On behalf of all of our readers, My Little Bookcase is incredibly honoured to be hosting Peter Carnavas on the final leg of his Little Treasures blog tour. He has visited many wonderful Australian websites over the past few weeks. The full blog schedule is listed below, and I’ve highlighted my particular favourites. Make sure you check them out:
- Be A Fun Mum- *A beautiful insight into Peter and his many hats.
- Sophia Whitfield’s Blog- *Peter takes you on a tour of his Drawing Room (What a treat!)
- The Book Chook-*Peter talks about visual literacy- telling stories with pictures
- Kids Book Review-*Peter shares some of his favourite cheeky book characters
But, what makes Peter’s visit to My Little Bookcase extra special is that this interview is the result of a wonderful collaboration between 30 of our readers who joined in to ask Peter a question. The questions are insightful, and surprisingly we had very few double-ups. I always endeavored for My Little Bookcase to be a community; this interview demonstrates that although it may be small, we have definitely formed a lovely community of children’s book lovers.
This is a LONG post, but with 30 questions for Peter to answer, it was always going to be lengthy. Peter admits that this is the longest piece he has written in a long time (Ooops! I hope we haven’t scared him off visiting again). At times, Peter found that it was easier to address multiple questions in one response. It is a beautiful interview that gives you a great insight into Peter as a writer, author, artist, teacher and parent.
QUESTIONS ABOUT YOU- BROTHER, TEACHER, WRITER, READER
Allie Apps asks Who would you say was the most influential person in your life? and since you are a naturally quiet person, how could I encourage my child ( who always stands back and is really shy) to show their personality in front of people a little more?
The most influential person? It’s hard to pick just one…my parents, my wife, my kids, my siblings, good friends. My brother is quite important to me, as I still feel his approval is the one I value the most. I think something that helps shy children is to find a small skill they can develop, something that gives them confidence, even if it’s not in front of others. It might be drawing or music (for me) or swimming or making things out of clay or whatever. Of course, it’s much easier to say than put into practice – I’m trying to work out the exact same thing with my own daughter.
Ernie asks Are you generally an artistic person, creating and making things in all aspects of your life, or is writing your only outlet?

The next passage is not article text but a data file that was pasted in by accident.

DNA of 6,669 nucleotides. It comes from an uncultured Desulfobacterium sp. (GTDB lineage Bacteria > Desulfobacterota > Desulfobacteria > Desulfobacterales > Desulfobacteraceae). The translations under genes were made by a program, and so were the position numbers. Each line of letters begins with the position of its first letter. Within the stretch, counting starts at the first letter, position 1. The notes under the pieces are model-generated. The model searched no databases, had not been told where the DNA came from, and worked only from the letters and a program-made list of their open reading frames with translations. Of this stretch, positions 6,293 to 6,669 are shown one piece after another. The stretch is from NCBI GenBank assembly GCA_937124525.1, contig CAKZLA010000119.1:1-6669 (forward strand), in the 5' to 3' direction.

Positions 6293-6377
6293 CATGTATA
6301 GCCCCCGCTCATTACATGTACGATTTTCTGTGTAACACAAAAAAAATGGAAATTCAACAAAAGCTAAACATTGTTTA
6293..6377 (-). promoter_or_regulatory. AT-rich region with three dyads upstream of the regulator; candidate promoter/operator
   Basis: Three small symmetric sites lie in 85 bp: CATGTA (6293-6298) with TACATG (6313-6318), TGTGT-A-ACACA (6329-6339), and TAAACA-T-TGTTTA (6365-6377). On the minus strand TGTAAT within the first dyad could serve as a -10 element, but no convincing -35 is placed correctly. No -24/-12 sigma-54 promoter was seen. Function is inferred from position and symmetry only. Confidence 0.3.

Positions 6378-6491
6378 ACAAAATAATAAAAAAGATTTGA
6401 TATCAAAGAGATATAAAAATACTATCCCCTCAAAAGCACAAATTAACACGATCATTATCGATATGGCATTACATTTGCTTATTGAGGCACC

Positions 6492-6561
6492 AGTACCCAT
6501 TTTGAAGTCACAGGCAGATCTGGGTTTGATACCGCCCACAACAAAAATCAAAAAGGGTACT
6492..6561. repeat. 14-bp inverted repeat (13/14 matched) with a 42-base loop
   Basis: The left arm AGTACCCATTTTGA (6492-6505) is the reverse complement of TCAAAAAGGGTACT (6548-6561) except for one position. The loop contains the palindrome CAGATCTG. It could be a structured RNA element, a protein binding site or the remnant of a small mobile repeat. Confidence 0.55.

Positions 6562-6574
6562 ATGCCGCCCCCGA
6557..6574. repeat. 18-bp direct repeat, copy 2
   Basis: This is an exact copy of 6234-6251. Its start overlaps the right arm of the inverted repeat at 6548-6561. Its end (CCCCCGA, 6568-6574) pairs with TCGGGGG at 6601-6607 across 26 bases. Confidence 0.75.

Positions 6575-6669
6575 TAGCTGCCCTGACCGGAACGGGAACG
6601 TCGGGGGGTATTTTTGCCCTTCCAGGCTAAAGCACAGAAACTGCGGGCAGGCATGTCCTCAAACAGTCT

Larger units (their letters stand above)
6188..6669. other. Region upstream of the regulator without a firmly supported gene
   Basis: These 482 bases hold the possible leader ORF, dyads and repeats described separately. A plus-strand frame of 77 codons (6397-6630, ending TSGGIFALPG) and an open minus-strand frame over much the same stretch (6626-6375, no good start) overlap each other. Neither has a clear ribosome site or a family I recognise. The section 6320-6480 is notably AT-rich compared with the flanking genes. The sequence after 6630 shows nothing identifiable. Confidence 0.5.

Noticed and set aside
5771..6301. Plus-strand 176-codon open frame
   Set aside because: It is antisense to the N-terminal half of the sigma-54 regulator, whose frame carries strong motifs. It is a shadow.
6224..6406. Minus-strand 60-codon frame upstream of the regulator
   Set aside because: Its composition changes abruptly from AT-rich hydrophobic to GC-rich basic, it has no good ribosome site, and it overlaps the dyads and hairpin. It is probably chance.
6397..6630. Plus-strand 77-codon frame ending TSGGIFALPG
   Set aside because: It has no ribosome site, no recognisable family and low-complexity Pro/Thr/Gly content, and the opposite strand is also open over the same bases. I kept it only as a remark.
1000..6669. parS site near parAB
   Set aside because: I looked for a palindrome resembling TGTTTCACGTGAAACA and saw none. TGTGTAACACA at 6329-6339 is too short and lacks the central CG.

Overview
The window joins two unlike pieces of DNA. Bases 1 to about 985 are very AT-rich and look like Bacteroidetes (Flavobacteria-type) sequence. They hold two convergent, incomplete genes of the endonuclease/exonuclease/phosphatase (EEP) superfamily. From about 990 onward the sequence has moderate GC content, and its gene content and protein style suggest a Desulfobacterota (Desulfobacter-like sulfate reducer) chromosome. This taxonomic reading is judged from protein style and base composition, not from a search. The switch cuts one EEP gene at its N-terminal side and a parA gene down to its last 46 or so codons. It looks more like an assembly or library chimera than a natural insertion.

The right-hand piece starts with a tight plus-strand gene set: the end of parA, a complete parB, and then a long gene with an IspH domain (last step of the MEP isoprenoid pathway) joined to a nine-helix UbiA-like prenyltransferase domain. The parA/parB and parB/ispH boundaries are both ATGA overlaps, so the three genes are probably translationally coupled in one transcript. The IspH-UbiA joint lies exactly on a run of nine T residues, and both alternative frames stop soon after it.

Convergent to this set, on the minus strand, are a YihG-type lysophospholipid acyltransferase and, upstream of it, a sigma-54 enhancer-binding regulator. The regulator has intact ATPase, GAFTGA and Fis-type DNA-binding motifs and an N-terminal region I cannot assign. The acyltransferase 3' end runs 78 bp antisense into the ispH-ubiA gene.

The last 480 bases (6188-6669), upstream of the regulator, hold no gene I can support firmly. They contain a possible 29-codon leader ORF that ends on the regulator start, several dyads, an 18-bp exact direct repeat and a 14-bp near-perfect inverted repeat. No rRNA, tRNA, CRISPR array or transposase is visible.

I’ve always drawn pictures, written stories and played music. For years I thought I would pursue music in some way but the pencil gradually took over my life. I’m pretty hopeless at anything 3D, like pottery, and I can’t sew on a button, despite being taught many, many times.
Diana asks What do you enjoy more: Teaching OR locking yourself away and letting your creative juices flow, writing children’s books???
I enjoy teaching but I’d make a very happy hermit.
Kate @ Puddles and Gumboots asks What were some of your favourite books as a child?
I loved anything by Roald Dahl. Matilda and The BFG still battle it out for my favourite.
AmberB asks Is there a particular book of yours that you are most proud of?
I have a soft spot for Sarah’s Heavy Heart. I always enjoy reading it and I think it best represents who I am.
QUESTIONS ABOUT THE THEMES IN YOUR BOOKS:
Jessie Boan asks Do you have any training or life experience that has driven you to write about the “tough stuff” for children’s sake? (Full props to you – great work)!
Rebekah asks I’m curious to know how you handle such sensitive topics when writing the books and what is the motivation for the topics in your books?
I try to write the stories with as few words as possible, so readers can fill in the gaps. I think when readers are allowed to interpret in such a way, they become a part of the story more.
I think some of the serious issues in my books are just things we all go through. Jessica’s Box began as a story about me trying to work out how to impress people and eventually meeting my wife. Sarah’s Heavy Heart is about that feeling we all get sometimes when we are carrying something that weighs us down. I feel strongly that children go through these things as well and, just because they aren’t grown-ups, that doesn’t mean it feels any less important to them.
I have illustrated a charming little story by Alex Field called Mr Darcy, inspired by Jane Austen’s Pride and Prejudice, with a very proud and polite duck as the title character. I am currently finishing off my next story, The Children who Loved Books, about the ways in which books bring us together, both physically and emotionally.
Marita asks Do you plan to write more books helping children through the difficult parts of life? and if so what topics are you tackling?
The Children Who Loved Books (out next May) touches on a few important themes: the misconception that we need to live in big houses, the importance of learning to share space with others and the power of books to bring a family together.